As of this morning I ordered the floorboards and the roof boards because this weekend kicks off the big erection ! I was going to use marine ply for the floor but I managed to get a cheaper price on some 22mm thick floorboards. These look the same as the ones in the existing shed

To celebrate the rise of this extension I am throwing a barbecue for some of my wargaming buddies to thank them for their continued support and the help some of them  are going to provide this coming saturday.

Whilst on the subject of help a big thank you to my chum John for coming round a couple of weeks ago and helping to paint up all the wall sections. One less job to do when it all gets assembled !

More to come very soon

part 6 the big erection is here

Thursday, 16 June 2016

A new Kickstarter to get my teeth into - Massive Darkness

By chance I discovered Cool Mini or Not have just launched a new Kickstarter (end July 7th) called Massive Darkness.

This appears to be a classic Dungeon Hack game with loads of cool minis. With a pledge level of $120 there are a very large number of figures I want to get my hands on.

Cool Mini or Not recently delivered the excellent Blood Rage game and were responsible for Zombicide. I have also backed their 'THE OTHERS' game which I now understand to be shipping shortly. More on this when it arrives towards the end of the summer.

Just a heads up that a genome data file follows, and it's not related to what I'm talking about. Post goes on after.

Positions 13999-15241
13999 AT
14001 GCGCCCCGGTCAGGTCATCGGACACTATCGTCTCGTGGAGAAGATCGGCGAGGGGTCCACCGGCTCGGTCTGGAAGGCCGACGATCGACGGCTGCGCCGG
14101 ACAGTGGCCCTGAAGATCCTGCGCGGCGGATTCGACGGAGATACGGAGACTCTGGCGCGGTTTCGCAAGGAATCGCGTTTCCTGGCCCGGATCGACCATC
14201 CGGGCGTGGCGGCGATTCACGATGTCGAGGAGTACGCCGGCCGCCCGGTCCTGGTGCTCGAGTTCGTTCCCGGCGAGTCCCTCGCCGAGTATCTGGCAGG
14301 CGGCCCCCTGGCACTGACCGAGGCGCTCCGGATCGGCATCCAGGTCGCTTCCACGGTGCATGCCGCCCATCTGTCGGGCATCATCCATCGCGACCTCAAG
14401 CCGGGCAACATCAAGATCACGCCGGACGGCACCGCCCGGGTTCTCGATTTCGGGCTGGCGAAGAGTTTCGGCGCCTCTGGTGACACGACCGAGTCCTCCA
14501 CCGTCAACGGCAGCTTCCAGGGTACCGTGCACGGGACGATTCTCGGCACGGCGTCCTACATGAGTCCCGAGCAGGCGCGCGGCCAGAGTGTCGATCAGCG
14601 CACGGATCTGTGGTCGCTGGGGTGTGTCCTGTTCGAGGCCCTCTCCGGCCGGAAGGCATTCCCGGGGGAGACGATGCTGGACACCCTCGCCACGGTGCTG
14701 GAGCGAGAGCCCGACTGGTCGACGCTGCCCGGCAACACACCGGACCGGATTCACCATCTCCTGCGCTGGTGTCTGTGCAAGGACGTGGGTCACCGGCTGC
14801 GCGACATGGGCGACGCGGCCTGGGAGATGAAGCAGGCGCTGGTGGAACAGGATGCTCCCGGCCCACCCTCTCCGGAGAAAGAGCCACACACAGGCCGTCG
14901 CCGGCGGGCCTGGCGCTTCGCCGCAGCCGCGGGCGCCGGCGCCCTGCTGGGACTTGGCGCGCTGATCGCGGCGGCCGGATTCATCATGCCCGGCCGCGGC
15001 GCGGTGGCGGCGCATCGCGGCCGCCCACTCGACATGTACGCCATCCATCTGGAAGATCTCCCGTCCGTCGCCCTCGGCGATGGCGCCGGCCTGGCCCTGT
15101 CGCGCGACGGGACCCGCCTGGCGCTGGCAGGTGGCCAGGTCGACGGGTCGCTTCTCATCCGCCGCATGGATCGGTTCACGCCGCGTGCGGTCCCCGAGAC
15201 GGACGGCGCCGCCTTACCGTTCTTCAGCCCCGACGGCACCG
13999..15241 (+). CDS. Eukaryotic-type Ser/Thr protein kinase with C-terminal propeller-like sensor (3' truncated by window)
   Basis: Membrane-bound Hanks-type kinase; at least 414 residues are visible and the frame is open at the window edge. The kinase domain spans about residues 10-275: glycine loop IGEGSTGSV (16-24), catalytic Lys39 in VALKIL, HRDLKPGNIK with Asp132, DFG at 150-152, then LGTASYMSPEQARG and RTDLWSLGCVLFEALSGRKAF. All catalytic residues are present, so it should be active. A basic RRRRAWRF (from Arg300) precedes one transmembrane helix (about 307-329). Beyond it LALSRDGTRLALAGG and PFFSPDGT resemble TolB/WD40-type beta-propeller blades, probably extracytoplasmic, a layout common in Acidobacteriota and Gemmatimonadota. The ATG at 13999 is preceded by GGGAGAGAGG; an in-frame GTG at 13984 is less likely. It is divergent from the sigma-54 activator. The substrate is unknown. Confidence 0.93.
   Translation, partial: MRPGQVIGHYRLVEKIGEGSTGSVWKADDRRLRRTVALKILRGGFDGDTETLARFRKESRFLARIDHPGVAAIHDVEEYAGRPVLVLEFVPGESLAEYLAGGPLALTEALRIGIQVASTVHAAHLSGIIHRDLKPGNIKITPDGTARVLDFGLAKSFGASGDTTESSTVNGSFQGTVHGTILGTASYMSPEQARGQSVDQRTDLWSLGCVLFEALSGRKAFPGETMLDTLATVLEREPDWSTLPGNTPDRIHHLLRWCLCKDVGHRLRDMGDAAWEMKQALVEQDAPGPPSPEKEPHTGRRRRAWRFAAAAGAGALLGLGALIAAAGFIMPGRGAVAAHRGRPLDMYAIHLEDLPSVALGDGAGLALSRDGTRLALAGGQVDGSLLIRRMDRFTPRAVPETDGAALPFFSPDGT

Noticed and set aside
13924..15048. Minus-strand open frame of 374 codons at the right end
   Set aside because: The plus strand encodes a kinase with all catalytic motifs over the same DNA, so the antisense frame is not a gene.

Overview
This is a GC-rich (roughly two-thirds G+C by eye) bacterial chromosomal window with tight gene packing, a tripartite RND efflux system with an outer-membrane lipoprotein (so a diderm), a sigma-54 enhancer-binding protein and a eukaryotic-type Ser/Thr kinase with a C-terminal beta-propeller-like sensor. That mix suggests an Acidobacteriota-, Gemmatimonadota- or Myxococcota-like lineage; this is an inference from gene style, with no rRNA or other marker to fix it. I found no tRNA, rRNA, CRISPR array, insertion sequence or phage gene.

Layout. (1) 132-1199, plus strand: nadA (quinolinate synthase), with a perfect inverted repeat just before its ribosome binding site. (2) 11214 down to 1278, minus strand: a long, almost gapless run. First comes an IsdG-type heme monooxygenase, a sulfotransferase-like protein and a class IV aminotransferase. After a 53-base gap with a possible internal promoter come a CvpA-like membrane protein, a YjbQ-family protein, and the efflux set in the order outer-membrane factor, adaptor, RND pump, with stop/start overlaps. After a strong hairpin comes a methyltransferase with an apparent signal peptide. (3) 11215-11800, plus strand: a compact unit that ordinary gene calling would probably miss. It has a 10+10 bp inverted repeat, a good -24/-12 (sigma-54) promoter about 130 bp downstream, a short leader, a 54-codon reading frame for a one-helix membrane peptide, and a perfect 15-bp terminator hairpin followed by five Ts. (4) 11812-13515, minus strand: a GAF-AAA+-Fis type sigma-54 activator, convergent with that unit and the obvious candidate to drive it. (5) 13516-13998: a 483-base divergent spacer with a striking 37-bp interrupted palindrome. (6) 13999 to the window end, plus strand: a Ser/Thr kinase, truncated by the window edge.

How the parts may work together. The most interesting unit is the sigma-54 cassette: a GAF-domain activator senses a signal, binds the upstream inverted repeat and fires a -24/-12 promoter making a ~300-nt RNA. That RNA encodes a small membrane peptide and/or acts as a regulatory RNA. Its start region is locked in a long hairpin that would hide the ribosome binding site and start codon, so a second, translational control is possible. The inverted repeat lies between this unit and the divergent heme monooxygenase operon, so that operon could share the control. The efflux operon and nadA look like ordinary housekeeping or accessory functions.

So if you are interested in fantasy style games it is probably worth a gander...remember the pledge is still going so the volume of stuff is likely to grow

More detailed pictures of the great minis coming...

Tuesday, 7 June 2016

ECW - The Battle of the Three Bridges

Despite all the work going into the shed extension the rest of the building is still open for business and last night saw five of the Shed regulars playing out an exciting ECW Pike & Shotte game suitably titled as the battle of the three bridges.

Earlier that morning I received a small parcel - Oliver Cromwell's standard - this had to fly. Many years ago when the kids were young we used to go camping quite a bit and I bought a flagpole (telescopic carbon thingy) to add a bit of fun to our trips. It used to fly a pirate flag so our kids could always find us in the crowded campsites. I dug this out and raised the Parliamentarian standard...

Before I deliver the all action report its probably worth mentioning how the game was set up. You may recall I posted a couple of weeks back that I had created 'unit cards' for our Pike & Shotte games. I have now created enough of these for all the units Mark & I painted and we decided to use these as a random force generator.